“Right from the start, of course, we use play and creativity to explore both our outside world and our own capabilities,” says Michelle. “The craft gives us a sure opportunity to step out of our usual patterns and gain the confidence of not knowing or not being in control.”
If we are mindful of our craft instead of focusing on our performance, we will not see that we are making room for our uncertainty. We will be deep in the process of postponing our experiences with new beginnings which will pay off in our long term wellbeing. “Having the tangible experience that something is being created out of the chaos of ignorance is an important lesson in trust and the enabling of space,” adds Michelle.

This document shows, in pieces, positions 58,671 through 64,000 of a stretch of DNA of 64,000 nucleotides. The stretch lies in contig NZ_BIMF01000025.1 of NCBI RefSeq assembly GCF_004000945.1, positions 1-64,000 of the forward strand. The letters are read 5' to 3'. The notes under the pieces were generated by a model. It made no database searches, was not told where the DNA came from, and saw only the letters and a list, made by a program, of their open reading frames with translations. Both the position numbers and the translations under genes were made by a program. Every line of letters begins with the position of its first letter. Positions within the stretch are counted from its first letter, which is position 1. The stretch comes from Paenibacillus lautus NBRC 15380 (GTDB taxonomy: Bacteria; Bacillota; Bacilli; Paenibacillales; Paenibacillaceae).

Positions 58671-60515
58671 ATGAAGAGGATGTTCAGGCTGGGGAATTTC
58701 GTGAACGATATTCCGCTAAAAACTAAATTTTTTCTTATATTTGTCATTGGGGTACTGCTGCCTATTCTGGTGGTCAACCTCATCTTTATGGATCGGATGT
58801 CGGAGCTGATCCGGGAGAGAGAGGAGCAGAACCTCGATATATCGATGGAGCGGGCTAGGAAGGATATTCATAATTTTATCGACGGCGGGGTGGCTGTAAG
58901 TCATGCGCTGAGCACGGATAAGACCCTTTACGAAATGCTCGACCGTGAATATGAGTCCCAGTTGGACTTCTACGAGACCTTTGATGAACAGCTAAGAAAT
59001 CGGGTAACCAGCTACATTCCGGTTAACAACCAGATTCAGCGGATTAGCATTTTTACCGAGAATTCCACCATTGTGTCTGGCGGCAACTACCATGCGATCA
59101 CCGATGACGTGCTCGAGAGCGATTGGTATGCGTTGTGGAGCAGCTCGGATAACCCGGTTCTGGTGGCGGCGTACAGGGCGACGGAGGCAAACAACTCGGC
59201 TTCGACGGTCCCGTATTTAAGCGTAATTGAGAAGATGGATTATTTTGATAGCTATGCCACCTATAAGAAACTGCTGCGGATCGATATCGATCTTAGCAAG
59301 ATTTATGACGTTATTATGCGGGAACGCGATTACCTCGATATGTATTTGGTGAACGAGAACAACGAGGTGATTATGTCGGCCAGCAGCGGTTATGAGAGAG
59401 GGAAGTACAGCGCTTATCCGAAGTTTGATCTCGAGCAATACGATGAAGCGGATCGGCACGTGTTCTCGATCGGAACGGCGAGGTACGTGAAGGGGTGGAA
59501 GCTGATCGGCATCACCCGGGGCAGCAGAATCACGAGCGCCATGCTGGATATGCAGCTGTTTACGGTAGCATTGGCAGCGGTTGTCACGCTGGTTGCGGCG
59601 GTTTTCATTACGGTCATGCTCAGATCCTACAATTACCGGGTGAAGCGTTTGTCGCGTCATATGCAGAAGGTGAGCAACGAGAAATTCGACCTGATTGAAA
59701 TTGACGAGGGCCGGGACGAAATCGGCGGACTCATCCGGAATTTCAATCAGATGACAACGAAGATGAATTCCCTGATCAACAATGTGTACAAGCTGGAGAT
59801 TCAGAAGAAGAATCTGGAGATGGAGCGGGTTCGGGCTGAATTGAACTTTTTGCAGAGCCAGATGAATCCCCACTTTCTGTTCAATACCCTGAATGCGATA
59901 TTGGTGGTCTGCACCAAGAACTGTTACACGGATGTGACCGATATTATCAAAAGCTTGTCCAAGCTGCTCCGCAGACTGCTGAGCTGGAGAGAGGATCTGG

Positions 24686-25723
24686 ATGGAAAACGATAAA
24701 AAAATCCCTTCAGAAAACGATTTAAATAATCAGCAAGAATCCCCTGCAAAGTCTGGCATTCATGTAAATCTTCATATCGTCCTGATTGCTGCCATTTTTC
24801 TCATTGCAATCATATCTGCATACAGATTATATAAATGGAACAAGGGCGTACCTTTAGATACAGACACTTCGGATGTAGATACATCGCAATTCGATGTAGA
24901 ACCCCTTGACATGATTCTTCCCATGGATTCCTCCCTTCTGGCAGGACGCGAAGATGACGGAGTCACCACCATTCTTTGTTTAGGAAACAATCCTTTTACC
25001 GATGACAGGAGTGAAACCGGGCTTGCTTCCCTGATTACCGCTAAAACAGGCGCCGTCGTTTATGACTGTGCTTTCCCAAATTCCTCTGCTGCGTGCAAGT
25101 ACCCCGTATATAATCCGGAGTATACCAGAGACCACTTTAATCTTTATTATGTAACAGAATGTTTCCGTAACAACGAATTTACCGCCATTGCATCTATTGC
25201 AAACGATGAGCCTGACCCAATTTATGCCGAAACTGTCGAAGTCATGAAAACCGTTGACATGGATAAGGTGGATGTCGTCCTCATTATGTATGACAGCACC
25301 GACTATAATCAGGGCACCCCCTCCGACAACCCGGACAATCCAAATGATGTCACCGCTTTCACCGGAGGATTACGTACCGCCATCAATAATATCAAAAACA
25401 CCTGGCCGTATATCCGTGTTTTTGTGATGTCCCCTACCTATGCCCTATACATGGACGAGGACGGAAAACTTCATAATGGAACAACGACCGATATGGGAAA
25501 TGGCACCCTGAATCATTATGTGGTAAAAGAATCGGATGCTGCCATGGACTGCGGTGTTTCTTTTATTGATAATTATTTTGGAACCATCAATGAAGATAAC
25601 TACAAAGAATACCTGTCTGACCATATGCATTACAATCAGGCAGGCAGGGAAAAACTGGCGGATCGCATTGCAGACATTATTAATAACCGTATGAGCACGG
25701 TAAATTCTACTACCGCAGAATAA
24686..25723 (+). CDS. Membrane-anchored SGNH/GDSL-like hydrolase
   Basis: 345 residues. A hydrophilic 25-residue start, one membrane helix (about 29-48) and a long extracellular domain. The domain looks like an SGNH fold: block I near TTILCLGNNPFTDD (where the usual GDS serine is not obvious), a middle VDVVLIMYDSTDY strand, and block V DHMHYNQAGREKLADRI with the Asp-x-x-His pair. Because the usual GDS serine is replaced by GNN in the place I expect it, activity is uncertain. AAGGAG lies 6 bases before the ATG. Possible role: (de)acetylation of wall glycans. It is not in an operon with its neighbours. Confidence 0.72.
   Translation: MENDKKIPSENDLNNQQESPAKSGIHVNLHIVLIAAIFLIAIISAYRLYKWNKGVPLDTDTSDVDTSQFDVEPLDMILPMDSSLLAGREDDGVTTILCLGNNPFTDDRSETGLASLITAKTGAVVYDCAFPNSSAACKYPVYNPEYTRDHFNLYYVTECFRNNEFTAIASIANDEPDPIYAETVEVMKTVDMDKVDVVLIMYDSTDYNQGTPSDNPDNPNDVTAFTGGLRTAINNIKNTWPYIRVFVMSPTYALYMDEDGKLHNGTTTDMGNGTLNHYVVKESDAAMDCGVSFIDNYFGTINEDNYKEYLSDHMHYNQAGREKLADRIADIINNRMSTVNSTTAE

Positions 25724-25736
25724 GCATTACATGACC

Crafting also helps relieve anxiety thanks to the repetitive actions that allow us to get into a state of fluidity. So if you’re feeling overwhelmed with the pressure to thrive during lockdown, it’s a great way to rebalance.
“Learning to sit to craft with the novice’s initial discomfort is a fantastic opportunity to learn more about what scares us about this type of experience and how we can work with it,” says Michelle.
“Through the safe medium of creative activity, we can experience the initial instinct to stop the activity, and instead of running away, we can become curious. We can teach ourselves that we don’t have to avoid unpleasant feelings and that we benefit from the experience if we can support ourselves through it. We can gain confidence and self-worth by learning and challenging ourselves. “
Do you remember my neglected origami? Well I think tomorrow is the time to revive it and when I’m bad at it again? It will be fine.
Christobel Hastings is a London-based journalist covering culture, LGBTQ and lore. Follow her on Twitter and Instagram.